New Guidance for Cardiac Electrophysiology During Pandemic Stresses Protective Measures

By Reuters Staff

April 13, 2020

NEW YORK (Reuters Health) - In keeping with national guidelines, new guidance on the practice of cardiac electrophysiology (EP) during the COVID-19 pandemic emphasizes social distancing, proper use of personal protective equipment and other measures.

Electrophysiologists should maintain a high degree of suspicion for COVID-19 in any patient they interact with in the EP lab, hospital, or outpatient setting, according to the new recommendations, issued by the Heart Rhythm Society, the American College of Cardiology and the American Heart Association.

Social distancing includes minimizing the number of individuals rounding in the hospital and limiting the time spent in the rooms of patients with suspected or confirmed COVID-19.

The guidance, copublished in Circulation and Heart Rhythm, also stresses that personal protective equipment (PPE) should be donned properly by all clinicians and healthcare providers in contact with patients with suspected COVID-19 infection.

To minimize contact with patients who might have COVID-19, nonurgent, elective procedures should be postponed or canceled, write Dr. Dhanunjaya R. Lakkireddy of the Kansas City Heart Rhythm Institute, in Overland Park, Kansas, and colleagues.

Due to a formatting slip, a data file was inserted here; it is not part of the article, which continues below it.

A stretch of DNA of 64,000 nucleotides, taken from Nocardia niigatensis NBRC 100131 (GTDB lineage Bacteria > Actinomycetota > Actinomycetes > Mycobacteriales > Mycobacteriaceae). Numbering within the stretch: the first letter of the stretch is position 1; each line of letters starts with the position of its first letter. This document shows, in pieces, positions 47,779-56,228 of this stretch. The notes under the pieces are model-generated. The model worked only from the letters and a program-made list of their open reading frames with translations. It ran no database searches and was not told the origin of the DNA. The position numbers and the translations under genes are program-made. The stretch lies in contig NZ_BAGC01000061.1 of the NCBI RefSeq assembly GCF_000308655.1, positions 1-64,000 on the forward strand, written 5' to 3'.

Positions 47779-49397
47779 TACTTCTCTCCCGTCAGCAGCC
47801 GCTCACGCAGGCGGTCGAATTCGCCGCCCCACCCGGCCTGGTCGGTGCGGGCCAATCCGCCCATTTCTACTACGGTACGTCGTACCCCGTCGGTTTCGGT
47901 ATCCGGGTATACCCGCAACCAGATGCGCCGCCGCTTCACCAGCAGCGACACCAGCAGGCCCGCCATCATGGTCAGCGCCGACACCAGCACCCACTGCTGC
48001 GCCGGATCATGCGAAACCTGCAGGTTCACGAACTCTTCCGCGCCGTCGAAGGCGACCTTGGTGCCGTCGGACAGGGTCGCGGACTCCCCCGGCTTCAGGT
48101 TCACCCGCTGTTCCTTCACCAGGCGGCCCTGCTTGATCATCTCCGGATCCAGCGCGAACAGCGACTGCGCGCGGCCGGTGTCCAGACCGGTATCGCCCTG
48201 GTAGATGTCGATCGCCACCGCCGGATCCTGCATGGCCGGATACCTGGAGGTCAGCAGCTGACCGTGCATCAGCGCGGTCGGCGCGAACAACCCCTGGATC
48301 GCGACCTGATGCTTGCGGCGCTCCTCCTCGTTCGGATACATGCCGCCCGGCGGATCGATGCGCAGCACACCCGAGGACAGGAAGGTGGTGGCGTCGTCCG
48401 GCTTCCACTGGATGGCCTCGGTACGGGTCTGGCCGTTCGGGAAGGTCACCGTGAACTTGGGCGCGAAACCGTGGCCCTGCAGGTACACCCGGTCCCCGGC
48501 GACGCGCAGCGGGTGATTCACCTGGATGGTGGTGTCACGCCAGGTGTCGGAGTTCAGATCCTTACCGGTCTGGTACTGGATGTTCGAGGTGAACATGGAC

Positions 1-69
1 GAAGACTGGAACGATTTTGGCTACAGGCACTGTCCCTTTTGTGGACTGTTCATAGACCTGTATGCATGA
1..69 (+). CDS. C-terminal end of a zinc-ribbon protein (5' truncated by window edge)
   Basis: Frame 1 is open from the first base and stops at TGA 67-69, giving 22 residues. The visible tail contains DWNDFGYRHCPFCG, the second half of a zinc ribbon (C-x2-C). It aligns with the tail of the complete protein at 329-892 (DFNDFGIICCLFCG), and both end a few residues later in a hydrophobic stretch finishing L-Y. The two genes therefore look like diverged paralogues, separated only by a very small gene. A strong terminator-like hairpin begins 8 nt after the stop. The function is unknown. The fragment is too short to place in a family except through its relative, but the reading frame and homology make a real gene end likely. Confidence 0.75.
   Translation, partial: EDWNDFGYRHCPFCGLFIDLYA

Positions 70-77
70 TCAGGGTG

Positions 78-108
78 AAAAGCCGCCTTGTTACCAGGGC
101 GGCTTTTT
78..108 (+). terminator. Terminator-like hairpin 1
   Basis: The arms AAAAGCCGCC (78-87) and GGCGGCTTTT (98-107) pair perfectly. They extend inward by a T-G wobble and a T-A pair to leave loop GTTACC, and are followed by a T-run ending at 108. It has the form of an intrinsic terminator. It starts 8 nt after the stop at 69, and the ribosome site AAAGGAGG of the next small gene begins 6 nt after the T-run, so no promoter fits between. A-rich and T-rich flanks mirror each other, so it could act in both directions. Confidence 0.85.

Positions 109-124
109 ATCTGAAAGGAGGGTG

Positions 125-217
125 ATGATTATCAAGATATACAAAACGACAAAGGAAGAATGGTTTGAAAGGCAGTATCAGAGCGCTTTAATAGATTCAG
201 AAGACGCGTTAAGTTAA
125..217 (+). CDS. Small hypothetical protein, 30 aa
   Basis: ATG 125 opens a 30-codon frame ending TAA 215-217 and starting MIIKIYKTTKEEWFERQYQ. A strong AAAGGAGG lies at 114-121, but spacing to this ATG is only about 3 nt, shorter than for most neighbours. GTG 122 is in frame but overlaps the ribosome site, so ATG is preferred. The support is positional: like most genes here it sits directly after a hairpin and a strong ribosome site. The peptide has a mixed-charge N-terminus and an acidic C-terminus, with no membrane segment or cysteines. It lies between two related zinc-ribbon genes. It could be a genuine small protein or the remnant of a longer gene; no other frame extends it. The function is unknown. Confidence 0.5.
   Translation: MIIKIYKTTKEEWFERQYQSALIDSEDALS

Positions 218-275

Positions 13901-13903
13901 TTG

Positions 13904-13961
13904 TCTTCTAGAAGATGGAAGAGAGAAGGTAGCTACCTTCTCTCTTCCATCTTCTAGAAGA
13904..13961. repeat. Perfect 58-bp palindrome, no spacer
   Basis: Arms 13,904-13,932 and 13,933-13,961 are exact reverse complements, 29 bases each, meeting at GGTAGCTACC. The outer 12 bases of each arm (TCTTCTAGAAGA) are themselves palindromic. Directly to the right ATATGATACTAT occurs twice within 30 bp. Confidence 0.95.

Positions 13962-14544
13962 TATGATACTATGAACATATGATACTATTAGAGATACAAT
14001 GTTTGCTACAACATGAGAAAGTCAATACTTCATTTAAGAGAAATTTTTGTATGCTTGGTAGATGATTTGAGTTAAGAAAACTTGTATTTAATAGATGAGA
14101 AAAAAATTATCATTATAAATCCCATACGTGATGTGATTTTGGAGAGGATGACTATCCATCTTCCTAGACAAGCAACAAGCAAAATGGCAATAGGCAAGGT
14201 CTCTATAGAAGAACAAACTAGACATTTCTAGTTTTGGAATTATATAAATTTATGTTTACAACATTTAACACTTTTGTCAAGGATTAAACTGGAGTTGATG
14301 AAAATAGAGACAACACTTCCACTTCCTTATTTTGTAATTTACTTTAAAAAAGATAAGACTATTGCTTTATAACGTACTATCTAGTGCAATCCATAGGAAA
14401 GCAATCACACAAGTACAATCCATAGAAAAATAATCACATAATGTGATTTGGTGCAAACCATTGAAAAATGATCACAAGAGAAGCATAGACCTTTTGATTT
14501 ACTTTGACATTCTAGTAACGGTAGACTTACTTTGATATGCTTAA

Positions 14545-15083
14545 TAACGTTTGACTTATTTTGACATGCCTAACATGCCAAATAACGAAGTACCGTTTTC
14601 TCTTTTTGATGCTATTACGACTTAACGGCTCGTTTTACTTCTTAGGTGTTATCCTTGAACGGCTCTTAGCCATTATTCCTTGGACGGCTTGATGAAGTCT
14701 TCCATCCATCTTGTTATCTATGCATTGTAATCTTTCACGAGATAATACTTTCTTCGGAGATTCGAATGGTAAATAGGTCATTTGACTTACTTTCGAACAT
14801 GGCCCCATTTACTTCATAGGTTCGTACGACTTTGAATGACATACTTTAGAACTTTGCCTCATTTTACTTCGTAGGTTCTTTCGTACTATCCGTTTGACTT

For urgent or emergent procedures, screening for COVID-19 should be performed where infection is suspected. In those cases, ideally, confirmation of COVID-19 test status should be awaited to avoid unnecessary utilization of resources, such as PPE.

The guidance provides lists of procedures that might be considered urgent or emergent, semi-urgent and nonurgent or elective.

In-person clinic visits should be avoided where possible and replaced by telehealth/virtual visits, and remote monitoring should be employed for EP patients whose devices allow it.

When CPR is necessary for a patient with confirmed or suspected COVID-19, the number of personnel in the room should be minimized, and all participants should don PPE prior to entering the room.

"At this unprecedented time, it is important that patients feel that physicians and healthcare systems are not abandoning them," the authors conclude. "While electrophysiology is uniquely suited to leverage virtual care and remote monitoring, it is important to assure patients that they have our full support, and we are ready and able to provide care as necessary."

Dr. Lakkireddy did not respond to a request for comments.

SOURCE: Circulation, online April 6, 2020.